- Consider the background – some applications provide you with an option to blur the background, so no detail is shown. Your council may have a corporate background for you to use. If not, aim for a plain wall backdrop as your bookshelves or notice board may be distracting for other meeting participants. You may have confidential or inappropriate information on the wall behind you.
- Consider lighting, is there enough light for people to see you? Is the sun or artificial lighting blocking out your face?
- Ask family members to stay out of shot as people wandering about making coffee for example, can be distracting.
- Check how the chair will be calling on you to speak.
- Check how you will signify a wish to speak.
- If you are using the ‘hand up’ feature to ask a question, make sure that you switch it off when you no longer wish to speak.
- Remember that meetings, may be broadcast live or may be recorded and made available to the public on websites, so it is important to conduct yourself as you would in any public meeting.
- Do not leave the meeting until it is finished without notifying the chair apologising and explaining your reasons for leaving early.
Tips for participating in a meeting which is being broadcast:
- Be natural and be yourself!
- When you are speaking, be direct, to the point and as concise as possible.
- If you are physically present, be aware of the range of the camera view as talking with colleagues, eating, adjusting clothing can be distracting if it is behind the member who is speaking.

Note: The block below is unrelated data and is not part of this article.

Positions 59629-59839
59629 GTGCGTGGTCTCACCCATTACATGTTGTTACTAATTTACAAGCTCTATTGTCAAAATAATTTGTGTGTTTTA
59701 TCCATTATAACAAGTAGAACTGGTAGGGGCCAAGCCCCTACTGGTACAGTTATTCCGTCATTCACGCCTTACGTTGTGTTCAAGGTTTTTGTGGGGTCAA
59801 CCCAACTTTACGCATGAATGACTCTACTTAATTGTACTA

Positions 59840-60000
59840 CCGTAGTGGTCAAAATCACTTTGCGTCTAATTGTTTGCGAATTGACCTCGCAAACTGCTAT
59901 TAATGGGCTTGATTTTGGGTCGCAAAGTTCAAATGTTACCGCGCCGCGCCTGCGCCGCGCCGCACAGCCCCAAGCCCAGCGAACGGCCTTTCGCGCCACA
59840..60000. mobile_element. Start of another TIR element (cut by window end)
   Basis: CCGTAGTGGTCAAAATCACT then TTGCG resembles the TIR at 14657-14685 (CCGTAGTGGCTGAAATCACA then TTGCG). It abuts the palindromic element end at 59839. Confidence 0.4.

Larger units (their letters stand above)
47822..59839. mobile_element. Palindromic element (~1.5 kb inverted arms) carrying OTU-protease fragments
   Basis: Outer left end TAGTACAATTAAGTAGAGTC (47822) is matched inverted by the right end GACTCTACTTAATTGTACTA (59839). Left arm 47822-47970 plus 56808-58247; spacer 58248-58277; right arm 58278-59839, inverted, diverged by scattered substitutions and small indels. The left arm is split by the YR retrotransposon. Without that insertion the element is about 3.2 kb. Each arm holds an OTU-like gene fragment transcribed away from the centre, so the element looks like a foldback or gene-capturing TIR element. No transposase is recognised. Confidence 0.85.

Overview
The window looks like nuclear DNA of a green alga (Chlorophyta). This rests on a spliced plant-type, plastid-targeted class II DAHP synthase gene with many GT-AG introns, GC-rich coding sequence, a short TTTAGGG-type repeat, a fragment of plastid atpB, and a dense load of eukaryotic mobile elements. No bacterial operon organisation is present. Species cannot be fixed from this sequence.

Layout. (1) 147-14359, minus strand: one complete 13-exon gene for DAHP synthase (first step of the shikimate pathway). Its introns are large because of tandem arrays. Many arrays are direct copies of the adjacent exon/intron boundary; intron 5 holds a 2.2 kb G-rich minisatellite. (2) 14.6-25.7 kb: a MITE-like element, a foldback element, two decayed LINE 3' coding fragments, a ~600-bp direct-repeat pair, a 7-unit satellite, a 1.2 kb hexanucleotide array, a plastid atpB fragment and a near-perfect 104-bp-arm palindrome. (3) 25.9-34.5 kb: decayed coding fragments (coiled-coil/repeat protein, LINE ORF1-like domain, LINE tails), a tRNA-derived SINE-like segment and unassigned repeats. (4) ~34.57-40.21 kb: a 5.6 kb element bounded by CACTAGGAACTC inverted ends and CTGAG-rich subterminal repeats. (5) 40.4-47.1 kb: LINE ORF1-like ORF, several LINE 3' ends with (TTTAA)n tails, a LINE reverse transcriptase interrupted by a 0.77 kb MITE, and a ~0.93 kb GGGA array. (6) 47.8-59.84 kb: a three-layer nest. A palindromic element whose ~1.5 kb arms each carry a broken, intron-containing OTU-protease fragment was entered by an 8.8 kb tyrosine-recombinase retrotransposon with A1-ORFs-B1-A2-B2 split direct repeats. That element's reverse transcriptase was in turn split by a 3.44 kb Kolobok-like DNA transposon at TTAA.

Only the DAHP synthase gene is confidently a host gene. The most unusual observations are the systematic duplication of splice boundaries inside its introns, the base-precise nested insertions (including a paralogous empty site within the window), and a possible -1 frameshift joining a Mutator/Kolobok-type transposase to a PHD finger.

- Prepare your contributions in advance (bullet points which enable you to speak.
- Be aware of how your messages could be interpreted by the public, both what you say and how you say it.
- You may have to be clearer about some of the information that you give so that it is clear to a lay person what you are doing and why you are doing it. A good example of this is declaring interests. It will be helpful to say not only that you have an interest but what the interest is, whether it is personal or prejudicial and also how you intend to act as a result.
- Avoid jargon – this applies to officers too!
- Heckling doesn’t work well on a webcast as it is only the chair and the member who has the floor who can be seen and heard. Other comments are often unintelligible as they are off microphone.
- If you are in the chamber, make sure that you are in range of the microphone and keep your head turned towards it. Don’t speak until your light comes on, or the first part of your contribution will be lost! Make sure that you turn your microphone off when you have finished speaking.
- Be aware of how what you say could be used by the media.
- Bear in mind that you are subject to the law of Defamation.
Although participating in meetings remotely can seem less onerous than physically travelling to a venue, virtual meetings can bring different challenges. Participating in a traditional meeting allows for social contact and changing your viewpoint. Focussing on a screen for long periods can cause eye strain and headaches. Intense concentration can be mentally tiring. Inactivity can result in muscle or back pain. Members may wish to consider the following to avoid these problems:
- Arranging informal catch ups with other members and officers between meetings to maintain relationships outside meetings
- Scheduling regular breaks between meetings
- Moving regularly even if it’s only to run up and down stairs or empty the washing machine
- Setting an outdoor exercise period each day
- Staying hydrated
- Taking your eyes off the screen regularly, maybe doing eye exercises
- Setting up an ‘official’ workspace which has a comfortable chair and which you can get away from when you are not working
At some point in their careers, all councillors will find themselves chairing a meeting. This will either be online, in a committee meeting room or in a community venue. Many of the meetings you chair will be formal committee meetings or ‘task group’ meetings with officers and/or partner agencies involving a range of public, private and voluntary sector agencies.
Find out more about chairing meetings by clicking the link below.